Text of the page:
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Fuelling A New Market

Prince George-based Pellet-Flame and two other pellet companies have found a market in energy-conscious Sweden for the high-energy wood pellets they produce from sawmill residues.


By Jim Stirling
Copyright 1998. Contact publisher for permission to use.

Sometimes, an idea just won't go away; it keeps re-asserting itself. Eventually, developing that single idea can dominate its owner's heart, body and soul - just ask John Swaan of Prince George, BC.

Swaan knows that particular entrepreneur's curse very well. In his case it came about as something of a mistake. He was in the feed business in Quesnel, BC, during the late 1980s and wanted to achieve better utilization of existing equipment He came up with the idea of pelletizing wood wastes, converting them into a source of heat and energy.

"I never lost the desire to do something with the idea. I kept working it over in my head. The idea wouldn't leave me alone," recalls Swaan.

Good thing. Today, his Pellet-Flame plant in Prince George is running full bore to support domestic markets and, in a major coup, is helping a Swedish city stay warm and comfortable.

It's been quite a ride. When Swaan realized he was only going to exorcise his demon idea through action, he developed a business plan for pelletizing wood wastes. In early 1994, he approached another Prince George entrepreneur, Bill Kordyban Sr., whose family owns and operates Carrier Forest Products in Prince George. A year later, Pellet-Flame was up and running. (The Kordybans are no longer involved in the venture).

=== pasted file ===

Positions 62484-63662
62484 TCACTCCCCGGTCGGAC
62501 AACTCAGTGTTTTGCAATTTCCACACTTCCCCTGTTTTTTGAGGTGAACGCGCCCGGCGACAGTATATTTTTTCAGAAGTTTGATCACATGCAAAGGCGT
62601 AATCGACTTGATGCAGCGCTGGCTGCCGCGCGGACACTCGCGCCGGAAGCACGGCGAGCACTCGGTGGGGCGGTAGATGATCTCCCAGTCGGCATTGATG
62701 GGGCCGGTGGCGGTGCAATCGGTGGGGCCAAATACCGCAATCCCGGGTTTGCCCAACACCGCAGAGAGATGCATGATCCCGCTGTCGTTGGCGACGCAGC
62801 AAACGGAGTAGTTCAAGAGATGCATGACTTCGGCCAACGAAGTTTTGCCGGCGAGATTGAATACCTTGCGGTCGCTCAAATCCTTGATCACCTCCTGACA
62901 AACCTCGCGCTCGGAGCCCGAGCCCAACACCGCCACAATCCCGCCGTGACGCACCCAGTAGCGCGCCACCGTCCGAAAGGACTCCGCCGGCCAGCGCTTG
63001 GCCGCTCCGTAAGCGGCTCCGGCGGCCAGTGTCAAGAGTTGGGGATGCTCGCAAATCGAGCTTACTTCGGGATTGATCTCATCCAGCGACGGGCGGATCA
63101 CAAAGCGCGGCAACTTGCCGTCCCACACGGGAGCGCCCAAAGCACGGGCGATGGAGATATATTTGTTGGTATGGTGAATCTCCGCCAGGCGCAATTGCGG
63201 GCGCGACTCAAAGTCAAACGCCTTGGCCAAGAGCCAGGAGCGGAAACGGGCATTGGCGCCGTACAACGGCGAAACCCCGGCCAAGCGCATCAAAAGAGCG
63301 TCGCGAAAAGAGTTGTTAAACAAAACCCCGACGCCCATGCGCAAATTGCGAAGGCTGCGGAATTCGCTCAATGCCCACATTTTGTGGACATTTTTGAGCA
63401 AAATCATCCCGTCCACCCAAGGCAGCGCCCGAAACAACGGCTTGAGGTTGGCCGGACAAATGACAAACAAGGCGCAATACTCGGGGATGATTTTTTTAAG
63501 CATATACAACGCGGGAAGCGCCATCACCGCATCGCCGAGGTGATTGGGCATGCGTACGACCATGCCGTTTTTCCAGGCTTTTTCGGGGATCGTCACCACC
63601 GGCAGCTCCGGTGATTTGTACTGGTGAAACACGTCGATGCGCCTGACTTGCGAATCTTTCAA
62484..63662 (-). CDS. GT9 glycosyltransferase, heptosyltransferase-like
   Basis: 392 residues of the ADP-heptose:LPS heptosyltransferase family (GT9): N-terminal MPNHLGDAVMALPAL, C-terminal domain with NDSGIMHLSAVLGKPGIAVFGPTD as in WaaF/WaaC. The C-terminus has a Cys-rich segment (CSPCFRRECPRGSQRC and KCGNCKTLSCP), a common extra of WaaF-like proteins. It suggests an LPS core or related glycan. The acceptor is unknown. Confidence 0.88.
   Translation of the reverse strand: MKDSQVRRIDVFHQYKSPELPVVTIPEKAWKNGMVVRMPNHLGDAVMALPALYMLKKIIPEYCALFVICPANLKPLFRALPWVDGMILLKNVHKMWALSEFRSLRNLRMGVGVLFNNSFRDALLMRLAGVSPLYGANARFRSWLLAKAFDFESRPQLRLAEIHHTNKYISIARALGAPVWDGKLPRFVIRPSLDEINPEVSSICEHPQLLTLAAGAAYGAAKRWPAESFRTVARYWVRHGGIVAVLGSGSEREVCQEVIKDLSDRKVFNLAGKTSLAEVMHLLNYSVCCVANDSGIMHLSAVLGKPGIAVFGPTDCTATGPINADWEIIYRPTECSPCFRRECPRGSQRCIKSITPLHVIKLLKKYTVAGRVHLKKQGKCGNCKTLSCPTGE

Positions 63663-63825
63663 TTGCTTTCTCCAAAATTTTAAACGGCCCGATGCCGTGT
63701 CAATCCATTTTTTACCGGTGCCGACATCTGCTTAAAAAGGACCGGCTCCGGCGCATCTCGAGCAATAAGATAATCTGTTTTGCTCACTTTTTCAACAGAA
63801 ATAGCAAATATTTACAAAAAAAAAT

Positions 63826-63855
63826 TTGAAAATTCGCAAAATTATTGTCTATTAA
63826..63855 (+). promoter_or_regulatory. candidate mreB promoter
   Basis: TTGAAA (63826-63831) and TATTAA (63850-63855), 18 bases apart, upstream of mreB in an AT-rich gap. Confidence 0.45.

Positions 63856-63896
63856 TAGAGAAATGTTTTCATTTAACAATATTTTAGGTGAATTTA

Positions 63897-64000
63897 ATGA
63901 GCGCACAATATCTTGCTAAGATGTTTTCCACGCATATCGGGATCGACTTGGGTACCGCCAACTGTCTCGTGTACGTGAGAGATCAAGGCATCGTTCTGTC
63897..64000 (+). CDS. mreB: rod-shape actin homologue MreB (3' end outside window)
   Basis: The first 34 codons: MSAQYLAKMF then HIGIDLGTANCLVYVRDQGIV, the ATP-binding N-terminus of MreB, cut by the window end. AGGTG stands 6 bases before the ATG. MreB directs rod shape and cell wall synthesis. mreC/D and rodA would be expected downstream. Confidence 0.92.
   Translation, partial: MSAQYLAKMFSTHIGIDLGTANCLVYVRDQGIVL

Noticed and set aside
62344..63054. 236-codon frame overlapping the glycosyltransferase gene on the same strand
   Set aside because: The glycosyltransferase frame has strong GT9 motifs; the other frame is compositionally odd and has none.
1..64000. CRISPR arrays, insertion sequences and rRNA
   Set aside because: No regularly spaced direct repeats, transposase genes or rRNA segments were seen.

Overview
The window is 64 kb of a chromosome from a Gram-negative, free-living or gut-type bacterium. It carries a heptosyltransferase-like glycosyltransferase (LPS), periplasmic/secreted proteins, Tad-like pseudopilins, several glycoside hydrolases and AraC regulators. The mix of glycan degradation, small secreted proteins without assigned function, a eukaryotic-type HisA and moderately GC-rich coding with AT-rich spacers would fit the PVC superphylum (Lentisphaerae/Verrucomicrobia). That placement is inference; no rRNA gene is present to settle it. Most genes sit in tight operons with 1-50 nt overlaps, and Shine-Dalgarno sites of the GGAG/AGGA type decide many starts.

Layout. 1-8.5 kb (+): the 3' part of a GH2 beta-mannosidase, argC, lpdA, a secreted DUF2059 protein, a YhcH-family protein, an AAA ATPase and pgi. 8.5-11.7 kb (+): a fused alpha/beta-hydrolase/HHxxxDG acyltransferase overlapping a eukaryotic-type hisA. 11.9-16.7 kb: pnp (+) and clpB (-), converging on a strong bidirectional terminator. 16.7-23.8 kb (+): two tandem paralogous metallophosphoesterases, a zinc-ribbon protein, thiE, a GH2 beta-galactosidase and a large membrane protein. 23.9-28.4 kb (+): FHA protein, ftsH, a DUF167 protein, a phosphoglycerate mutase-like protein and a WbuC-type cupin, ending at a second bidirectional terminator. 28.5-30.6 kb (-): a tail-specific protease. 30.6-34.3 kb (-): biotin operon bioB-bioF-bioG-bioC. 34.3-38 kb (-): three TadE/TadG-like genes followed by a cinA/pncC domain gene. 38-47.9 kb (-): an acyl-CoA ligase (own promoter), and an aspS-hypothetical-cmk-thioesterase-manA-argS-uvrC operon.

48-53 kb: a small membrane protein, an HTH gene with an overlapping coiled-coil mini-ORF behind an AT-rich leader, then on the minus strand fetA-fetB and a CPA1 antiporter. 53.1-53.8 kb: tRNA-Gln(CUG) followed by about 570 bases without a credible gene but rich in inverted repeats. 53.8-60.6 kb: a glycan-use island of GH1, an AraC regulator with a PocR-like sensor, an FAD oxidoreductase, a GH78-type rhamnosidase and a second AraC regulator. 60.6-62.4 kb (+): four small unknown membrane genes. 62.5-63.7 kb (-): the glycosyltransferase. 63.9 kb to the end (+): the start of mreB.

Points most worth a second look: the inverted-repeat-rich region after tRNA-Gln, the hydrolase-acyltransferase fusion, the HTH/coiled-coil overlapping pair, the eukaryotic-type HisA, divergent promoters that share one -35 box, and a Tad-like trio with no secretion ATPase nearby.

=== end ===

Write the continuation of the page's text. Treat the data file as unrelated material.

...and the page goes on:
Pellet fuel, formed under pressure and possessing high-energy calorific values, can be manufactured from a variety of wood residues. Pellet-Flame's main diet is planer shavings of spruce, pine and occasional fir. But use can be made of any wood residues generated in sawmills, planer mills, value-added plants, finger-jointers and from molders and sanders. "Whatever passes through the floor," says Swaan. Modest percentages of bark can also be utilized. As a rule, the harder the wood, the harder it is to densify.

Producing the pellets was one thing, but early marketing efforts proved tougher. BC pellet manufacturers manufactured 35,000 tonnes of product in 1995/96, of which 20,000 to 25,000 tonnes were sold. The BC Pellet Fuel Manufacturers Association was formed in 1996 to help educate the public about the pellet option. In the following season, BC pellets were marketed in Canada and the US, as well as in BC.

Swaan explains some of the marketplace dynamics: "The first generation of pellet appliances were like the Model T; you had to have some knowledge and tenacity to operate them. They weren't consumer friendly." They are now. Another factor was the introduction of natural gas as a competing energy source.